The wine to follow the Meiomi and avocado toast is the wine rebirth of a hidden masterpiece: Lambrusco. After a 33 year absence from wine world consciousness, it is making a roaring comeback in a different form.  This fizzy, slightly sweet, cranberry tart No. Italian classic has become millennial in flavor and nature (the word here is artisanal). Original Lambrusco was plunky and dull, but they had great T.V. ads. Aldo Cella with the white suit, and white fedora surrounded by his flock of admirers crying out” Aldo, Aldo” kind of made up for the subpar wine.   Albone, Podera Il Saliceto, n.v. Italy, $20.00 bottle (retail) . This is the classic Lambrusco that tastes like what you drink when you are there. It has made it to several local wine lists ($40.00 bottle.)  and can be had by calling around to your favorite wine stores. In keeping with authenticity, slices of high quality ham or rabbit,  salumi and Ricotta or any heavily sauced dishes are perfect with quality Lambrusco.

Now, it is time for a dessert of locally made, cocoa dusted truffles and either a glass of Blueshine or Blueberry Smash. Blueshine is a 45% alcohol Blueberry Moonshine produced by Maine Craft Distillery in Portland, Me. Barley, wild Maine blue berry’s and Maine maple syrup distilled and hand crafted. $30.00 bottle. A blue powerhouse number, blueberry awe inspiring.

Blueberry Smash (Maine Wild Blueberry Dessert Wine), Sweetgrass Distillery, Union, Maine, 375 ml bottle, 18% alc.  $17.00. A blueberry style port.

By this time Erykah’s song “ I Want You” will pretty much set the table on fire. Watch out for the burning flannel. Millennial Valentine’s, like their lives, are an adventure.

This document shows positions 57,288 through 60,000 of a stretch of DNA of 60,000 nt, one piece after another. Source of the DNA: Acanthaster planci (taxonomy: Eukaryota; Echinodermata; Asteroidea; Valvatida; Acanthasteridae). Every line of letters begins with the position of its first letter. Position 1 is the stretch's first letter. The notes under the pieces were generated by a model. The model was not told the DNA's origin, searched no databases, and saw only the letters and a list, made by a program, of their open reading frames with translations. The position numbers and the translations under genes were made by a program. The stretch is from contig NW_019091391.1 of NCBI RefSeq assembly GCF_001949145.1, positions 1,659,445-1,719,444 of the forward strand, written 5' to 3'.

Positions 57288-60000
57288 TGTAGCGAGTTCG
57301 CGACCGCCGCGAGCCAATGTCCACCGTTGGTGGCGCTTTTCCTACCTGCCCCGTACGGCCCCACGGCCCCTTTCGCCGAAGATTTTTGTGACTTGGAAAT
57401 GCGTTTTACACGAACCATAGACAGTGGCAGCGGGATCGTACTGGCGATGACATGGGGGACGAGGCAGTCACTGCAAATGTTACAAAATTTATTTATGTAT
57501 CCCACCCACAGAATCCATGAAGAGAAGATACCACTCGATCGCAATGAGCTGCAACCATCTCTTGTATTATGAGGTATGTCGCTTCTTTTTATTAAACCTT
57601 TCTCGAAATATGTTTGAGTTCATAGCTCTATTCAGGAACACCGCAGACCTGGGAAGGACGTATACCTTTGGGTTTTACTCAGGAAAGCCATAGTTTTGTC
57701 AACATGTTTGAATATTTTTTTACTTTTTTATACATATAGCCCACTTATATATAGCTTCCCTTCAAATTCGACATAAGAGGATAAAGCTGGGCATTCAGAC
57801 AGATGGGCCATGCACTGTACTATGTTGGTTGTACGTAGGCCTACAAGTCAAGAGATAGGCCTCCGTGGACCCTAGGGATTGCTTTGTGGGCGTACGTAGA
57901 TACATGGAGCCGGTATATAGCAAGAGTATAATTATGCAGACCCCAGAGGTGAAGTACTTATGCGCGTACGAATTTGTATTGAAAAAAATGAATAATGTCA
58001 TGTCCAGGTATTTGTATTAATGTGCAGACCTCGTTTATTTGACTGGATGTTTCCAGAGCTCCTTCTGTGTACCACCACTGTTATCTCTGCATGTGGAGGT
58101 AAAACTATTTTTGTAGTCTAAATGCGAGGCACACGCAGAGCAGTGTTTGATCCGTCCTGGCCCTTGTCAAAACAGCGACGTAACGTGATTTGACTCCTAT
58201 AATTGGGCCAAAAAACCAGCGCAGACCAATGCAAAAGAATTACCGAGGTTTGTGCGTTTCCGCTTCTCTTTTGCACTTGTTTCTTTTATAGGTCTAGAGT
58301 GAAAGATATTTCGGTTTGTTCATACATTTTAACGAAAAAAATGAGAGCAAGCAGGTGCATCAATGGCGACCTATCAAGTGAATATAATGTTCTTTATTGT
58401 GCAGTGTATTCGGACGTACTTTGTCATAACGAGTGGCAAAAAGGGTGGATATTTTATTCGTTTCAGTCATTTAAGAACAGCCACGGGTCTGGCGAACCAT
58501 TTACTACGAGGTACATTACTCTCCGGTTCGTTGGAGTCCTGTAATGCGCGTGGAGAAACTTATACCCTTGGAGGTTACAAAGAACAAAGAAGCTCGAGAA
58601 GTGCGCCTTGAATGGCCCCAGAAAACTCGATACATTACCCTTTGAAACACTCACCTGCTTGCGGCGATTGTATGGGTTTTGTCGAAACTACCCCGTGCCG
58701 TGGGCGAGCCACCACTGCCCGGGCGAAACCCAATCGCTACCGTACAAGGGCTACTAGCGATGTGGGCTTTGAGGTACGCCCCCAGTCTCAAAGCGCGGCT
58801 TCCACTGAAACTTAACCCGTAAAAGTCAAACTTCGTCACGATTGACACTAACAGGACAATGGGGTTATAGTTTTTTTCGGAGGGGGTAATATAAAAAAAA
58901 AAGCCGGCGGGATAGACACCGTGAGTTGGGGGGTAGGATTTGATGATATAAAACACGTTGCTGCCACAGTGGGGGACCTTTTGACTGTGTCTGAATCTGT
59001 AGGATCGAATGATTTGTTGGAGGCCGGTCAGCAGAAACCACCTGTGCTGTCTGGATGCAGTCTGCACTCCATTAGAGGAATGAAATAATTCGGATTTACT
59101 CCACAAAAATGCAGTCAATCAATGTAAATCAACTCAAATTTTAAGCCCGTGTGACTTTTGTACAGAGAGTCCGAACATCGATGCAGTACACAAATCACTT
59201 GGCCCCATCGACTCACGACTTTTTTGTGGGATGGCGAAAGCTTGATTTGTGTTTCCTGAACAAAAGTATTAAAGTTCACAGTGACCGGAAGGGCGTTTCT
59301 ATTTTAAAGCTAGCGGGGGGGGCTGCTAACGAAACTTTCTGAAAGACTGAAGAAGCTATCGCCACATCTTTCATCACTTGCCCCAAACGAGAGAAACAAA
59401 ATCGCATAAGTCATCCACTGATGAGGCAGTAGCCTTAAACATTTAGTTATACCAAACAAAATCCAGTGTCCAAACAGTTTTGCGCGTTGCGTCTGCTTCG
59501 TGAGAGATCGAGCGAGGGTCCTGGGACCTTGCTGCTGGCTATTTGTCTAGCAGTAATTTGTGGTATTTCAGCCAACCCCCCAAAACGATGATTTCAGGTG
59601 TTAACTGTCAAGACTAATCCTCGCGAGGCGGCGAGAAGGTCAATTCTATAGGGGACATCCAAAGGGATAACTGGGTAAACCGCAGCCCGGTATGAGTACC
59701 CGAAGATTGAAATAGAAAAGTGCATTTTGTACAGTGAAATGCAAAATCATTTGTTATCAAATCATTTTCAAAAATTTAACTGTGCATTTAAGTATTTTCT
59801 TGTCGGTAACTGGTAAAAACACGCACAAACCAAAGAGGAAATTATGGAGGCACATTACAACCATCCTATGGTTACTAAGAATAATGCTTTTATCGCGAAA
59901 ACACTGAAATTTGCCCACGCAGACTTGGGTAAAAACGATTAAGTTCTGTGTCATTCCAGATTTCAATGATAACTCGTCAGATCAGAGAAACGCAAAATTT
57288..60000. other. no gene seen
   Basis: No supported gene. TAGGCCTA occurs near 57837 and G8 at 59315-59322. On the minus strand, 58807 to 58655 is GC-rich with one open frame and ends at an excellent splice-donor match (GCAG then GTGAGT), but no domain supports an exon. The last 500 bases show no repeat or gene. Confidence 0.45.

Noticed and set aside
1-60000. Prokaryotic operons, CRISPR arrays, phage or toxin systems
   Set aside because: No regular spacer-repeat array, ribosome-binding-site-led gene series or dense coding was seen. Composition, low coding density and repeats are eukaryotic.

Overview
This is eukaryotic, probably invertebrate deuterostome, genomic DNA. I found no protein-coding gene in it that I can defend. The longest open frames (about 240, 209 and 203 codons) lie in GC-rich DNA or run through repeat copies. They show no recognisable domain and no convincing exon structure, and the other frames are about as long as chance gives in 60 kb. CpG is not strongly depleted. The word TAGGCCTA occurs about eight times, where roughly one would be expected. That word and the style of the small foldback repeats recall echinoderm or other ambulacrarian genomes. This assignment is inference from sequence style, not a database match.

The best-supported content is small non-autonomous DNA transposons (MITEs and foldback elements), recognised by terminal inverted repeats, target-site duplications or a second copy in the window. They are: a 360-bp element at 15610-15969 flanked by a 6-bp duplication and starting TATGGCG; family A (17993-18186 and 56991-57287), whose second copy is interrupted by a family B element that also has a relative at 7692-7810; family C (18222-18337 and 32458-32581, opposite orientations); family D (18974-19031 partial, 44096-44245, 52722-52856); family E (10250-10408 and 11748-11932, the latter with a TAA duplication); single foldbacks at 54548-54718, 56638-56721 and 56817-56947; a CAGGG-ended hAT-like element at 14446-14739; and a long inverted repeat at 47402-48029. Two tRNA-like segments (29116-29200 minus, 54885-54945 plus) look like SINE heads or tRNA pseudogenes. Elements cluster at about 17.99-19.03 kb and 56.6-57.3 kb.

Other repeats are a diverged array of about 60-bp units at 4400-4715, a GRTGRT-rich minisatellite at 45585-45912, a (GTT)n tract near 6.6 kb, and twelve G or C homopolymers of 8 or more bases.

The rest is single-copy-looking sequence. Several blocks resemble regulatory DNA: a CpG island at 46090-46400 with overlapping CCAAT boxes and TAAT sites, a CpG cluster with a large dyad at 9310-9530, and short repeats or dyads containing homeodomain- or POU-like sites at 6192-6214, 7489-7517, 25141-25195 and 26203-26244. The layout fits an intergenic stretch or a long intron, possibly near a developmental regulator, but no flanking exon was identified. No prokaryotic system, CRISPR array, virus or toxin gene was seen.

The boomers Valentine’s at home: Not to be too harsh on our hipster friends, let’s go back a few decades and look at the boomers Valentine’s. In the 1970’s , a card was always important, but of more importance was the fancy box of overly gooey chocolate with lots of ribbons. The dinner of choice was all Julia Child, all the time. They were out there trying to master “The Art of French Cooking”. Crème fraiche was the avocado toast of the boomers, a miraculous invention of soured cream and bacteria spoken of in reverential tone.

The thing that can be said about the millennials, is that they drink vastly better and more adventuresome wine for Valentine’s. The boomers wine of choice was, of course, Mateus. Housed in a squat flagon of a green bottle with double wing castle label (announcing importance). It was light, sweet, effervescent ,romantic, and you could put a candle in it when you finished the bottle. The height of boomer sophistication. The tunes, of course, are from Bob Dylan “I’ll Be Your Baby Tonight” and “Baby, Let Me Follow you down”, all on vinyl.

For the millennial the operative words are “curated” and “algorithm”. I guess that kind of translates to having luck but with a good eye for things as well. For the boomer it really translated to being in the right place at the right time. The ultimate discovery boomer wine in 1975 was the 1970 Beaulieu Georges de Latour Private Reserve Napa Cabernet Sauvignon. A mouthful, rumored to be one of the iconic treasures hiding in a small number of San Francisco Bay Area wine shops. The last vintage by the famed immigrant Russian winemaker Andre Tchelistcheff.  The California wine writer E. Frank Henriques said “ It has all the earmarks of greatness”. Yes, it did. There were two people additionally who adopted this wine, and in their own separate ways were iconic. The ’70 was the favorite wine of Gov. Ronald Reagan and famed rocker Jerry Garcia. That’s discovery.

Happy Valentine’s